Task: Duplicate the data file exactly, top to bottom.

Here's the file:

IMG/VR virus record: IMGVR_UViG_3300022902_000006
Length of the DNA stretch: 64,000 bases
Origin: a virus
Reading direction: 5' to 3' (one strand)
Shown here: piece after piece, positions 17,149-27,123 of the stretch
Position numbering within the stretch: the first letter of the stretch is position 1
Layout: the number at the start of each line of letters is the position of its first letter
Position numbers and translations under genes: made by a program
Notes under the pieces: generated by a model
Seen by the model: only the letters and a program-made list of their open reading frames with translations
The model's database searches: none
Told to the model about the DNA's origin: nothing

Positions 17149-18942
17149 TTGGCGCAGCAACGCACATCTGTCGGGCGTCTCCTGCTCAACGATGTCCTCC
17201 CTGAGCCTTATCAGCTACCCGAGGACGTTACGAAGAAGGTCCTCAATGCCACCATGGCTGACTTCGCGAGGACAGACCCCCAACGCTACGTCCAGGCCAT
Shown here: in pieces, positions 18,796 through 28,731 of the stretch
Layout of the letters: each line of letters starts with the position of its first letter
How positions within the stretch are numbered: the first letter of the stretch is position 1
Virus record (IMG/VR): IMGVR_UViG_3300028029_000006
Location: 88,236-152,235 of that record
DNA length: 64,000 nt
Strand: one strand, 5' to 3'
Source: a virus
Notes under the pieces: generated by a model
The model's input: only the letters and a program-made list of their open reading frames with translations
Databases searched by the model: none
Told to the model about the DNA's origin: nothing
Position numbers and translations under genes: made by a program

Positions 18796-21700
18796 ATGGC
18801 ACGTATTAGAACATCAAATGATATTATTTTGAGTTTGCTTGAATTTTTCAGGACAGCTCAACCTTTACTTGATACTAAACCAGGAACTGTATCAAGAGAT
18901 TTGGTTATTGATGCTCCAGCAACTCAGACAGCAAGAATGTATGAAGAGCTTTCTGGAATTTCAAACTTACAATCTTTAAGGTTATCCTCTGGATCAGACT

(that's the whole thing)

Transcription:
IMG/VR virus record: IMGVR_UViG_3300022902_000006
Length of the DNA stretch: 64,000 bases
Origin: a virus
Reading direction: 5' to 3' (one strand)
Shown here: piece after piece, positions 17,149-27,123 of the stretch
Position numbering within the stretch: the first letter of the stretch is position 1
Layout: the number at the start of each line of letters is the position of its first letter
Position numbers and translations under genes: made by a program
Notes under the pieces: generated by a model
Seen by the model: only the letters and a program-made list of their open reading frames with translations
The model's database searches: none
Told to the model about the DNA's origin: nothing

Positions 17149-18942
17149 TTGGCGCAGCAACGCACATCTGTCGGGCGTCTCCTGCTCAACGATGTCCTCC
17201 CTGAGCCTTATCAGCTACCCGAGGACGTTACGAAGAAGGTCCTCAATGCCACCATGGCTGACTTCGCGAGGACAGACCCCCAACGCTACGTCCAGGCCAT
Shown here: in pieces, positions 18,796 through 28,731 of the stretch
Layout of the letters: each line of letters starts with the position of its first letter
How positions within the stretch are numbered: the first letter of the stretch is position 1
Virus record (IMG/VR): IMGVR_UViG_3300028029_000006
Location: 88,236-152,235 of that record
DNA length: 64,000 nt
Strand: one strand, 5' to 3'
Source: a virus
Notes under the pieces: generated by a model
The model's input: only the letters and a program-made list of their open reading frames with translations
Databases searched by the model: none
Told to the model about the DNA's origin: nothing
Position numbers and translations under genes: made by a program

Positions 18796-21700
18796 ATGGC
18801 ACGTATTAGAACATCAAATGATATTATTTTGAGTTTGCTTGAATTTTTCAGGACAGCTCAACCTTTACTTGATACTAAACCAGGAACTGTATCAAGAGAT
18901 TTGGTTATTGATGCTCCAGCAACTCAGACAGCAAGAATGTATGAAGAGCTTTCTGGAATTTCAAACTTACAATCTTTAAGGTTATCCTCTGGATCAGACT